The uncanny debate recommences
While the fate of BTS may have attracted the most interest, it is not the first band to have its fans call for mercy from the government.
The fans of boy band Exo took to the Blue House online petition board asking for the band’s exemption immediately after the board opened in August 2018. Although such fans were mocked as being irrational, their arguments actually display an uncanny likeness in reasoning — the band has contributed to the heightening of awareness of Korea worldwide more than any other citizens who have been granted special exemptions.
According to the Military Service Act, “persons with special skills in the fields of arts or sports” who “perform duties in the field of arts or sports to promote culture and enhance national prestige” may serve their mandatory military service by volunteer work using their special abilities in facilities laid out by the Minister of Culture, Sports and Tourism.
The indicator of promoting culture and enhancing national prestige are spelled out by the Enforcement Decree of the Military Service Act, which includes winning competitions in international art — national also, should the field lack such competitions such as traditional Korean music, or gugak — the Olympic Games, the Asian Games or education in national intangible cultural heritage of more than five years.
As of the latest update made to the list on July 1 of this year, there are 28 international classic music competitions, nine international ballet competitions and five national competitions for gugak and traditional ballet that warrant exemptions.
But exemptions don't mean they're completely off the hook. Arts and sports personnel must still go through three weeks of basic training, after which they must complete voluntary work for two years and 10 months. Such work includes performing for or teaching children, or taking part in public campaigns authorized by both the Ministry of Culture, Sports and Tourism and the Military Manpower Administration.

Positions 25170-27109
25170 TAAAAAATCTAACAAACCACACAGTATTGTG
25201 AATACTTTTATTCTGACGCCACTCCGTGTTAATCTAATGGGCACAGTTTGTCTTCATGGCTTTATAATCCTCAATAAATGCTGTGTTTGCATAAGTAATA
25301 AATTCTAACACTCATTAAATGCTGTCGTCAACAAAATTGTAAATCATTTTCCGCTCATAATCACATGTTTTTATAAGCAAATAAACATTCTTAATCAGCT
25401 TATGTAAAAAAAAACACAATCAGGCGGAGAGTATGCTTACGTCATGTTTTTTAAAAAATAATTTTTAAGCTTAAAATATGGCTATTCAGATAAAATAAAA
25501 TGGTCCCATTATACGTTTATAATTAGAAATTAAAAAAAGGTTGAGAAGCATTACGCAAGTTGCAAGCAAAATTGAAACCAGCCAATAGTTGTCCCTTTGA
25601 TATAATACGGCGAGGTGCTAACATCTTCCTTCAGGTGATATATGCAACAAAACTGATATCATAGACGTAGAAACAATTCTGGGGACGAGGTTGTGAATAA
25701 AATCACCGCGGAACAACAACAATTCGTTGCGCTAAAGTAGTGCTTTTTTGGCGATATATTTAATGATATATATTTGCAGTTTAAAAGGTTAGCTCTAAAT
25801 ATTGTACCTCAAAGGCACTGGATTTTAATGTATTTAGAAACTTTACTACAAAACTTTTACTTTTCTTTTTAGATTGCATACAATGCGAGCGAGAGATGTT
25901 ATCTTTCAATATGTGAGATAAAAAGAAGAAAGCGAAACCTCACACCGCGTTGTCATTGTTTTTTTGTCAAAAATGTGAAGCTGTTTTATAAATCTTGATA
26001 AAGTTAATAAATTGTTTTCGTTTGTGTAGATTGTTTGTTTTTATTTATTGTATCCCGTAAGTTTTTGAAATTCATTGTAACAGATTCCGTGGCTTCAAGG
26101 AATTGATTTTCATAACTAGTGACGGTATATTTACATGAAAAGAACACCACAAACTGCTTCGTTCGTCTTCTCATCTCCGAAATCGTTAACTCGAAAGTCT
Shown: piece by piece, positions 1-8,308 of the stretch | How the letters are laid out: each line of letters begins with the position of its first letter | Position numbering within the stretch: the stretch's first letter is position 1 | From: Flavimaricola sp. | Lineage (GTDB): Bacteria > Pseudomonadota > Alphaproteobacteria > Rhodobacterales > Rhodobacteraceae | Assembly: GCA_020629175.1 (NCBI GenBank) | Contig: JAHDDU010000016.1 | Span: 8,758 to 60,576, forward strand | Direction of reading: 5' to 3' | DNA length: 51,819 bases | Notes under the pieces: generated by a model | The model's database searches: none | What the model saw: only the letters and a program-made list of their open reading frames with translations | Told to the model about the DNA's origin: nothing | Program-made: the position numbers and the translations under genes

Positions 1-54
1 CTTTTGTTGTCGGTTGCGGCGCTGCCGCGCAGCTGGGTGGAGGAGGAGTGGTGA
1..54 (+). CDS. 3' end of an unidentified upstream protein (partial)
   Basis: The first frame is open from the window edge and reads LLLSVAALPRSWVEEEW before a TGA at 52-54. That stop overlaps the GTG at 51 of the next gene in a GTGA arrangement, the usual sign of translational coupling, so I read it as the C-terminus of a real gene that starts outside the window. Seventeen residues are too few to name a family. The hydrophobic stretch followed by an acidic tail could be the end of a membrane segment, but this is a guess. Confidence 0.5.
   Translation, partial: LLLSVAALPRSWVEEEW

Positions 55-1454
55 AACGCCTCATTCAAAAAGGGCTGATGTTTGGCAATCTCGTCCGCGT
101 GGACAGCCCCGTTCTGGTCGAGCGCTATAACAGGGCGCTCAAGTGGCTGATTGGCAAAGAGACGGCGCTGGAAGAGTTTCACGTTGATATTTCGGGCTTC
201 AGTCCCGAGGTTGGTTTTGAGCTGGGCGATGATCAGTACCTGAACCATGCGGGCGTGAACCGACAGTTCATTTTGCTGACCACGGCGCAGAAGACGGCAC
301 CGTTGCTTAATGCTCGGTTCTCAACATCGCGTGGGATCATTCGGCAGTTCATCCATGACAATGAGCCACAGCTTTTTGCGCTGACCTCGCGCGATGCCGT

Famed stars who have been designated as arts and sports personnel include footballer Son Heung-min. He gained an exemption after Korea's national football team won the gold medal at the Asian Games in 2018. He served his three-week training in May this year.
Another well-known figure is pianist Cho Seong-jin, who won the Hamamatsu International Piano Competition in 2009 and the International Chopin Piano Competition in 2015.
But a decades-old criterion shouldn’t be the deciding factor for contemporary music, say experts. On Sept. 4, musician and author Gu Ja-hyoung posted an online petition on the Blue House petition board with the title “President Moon Jae-in, please open the path for BTS to be exempt from military duty.” Gu recognized the worldwide potential of BTS in 2017 when he first heard the song “DNA” (2017) on the bus, and has since written three books detailing the band’s musical feats since 2018.
“The law always falls behind pop culture, and the scriptures of the law come in conflict with the notes of music,” said Gu. “They have enhanced national prestige more than anyone else has, by being dubbed The Beatles of the 21st century in the global music market. They’re contributing to national security and the national economy, and to send them to the military would be misplacing precious talent in the wrong field.”
On Sept. 3, Rep. Jeun Young-gi of the DP and 13 other members of the National Assembly put forward a revised bill to Article 60 of the Military Service Act to recognize pop culture artists, along with arts and sports personnel, as eligible to postpone their draft. The bill has yet to be discussed at the National Assembly.
"Pop culture and arts are receiving more attention internationally than ever before amid the global Hallyu trend," read the revision proposal. "[People working in] pop culture and arts see the highest results in their 20s, which is the age they must carry out their mandatory military services, and to fail to adjust when they enlist would not only lead to the loss of opportunity for the young men, but also prove disadvantageous for the national image."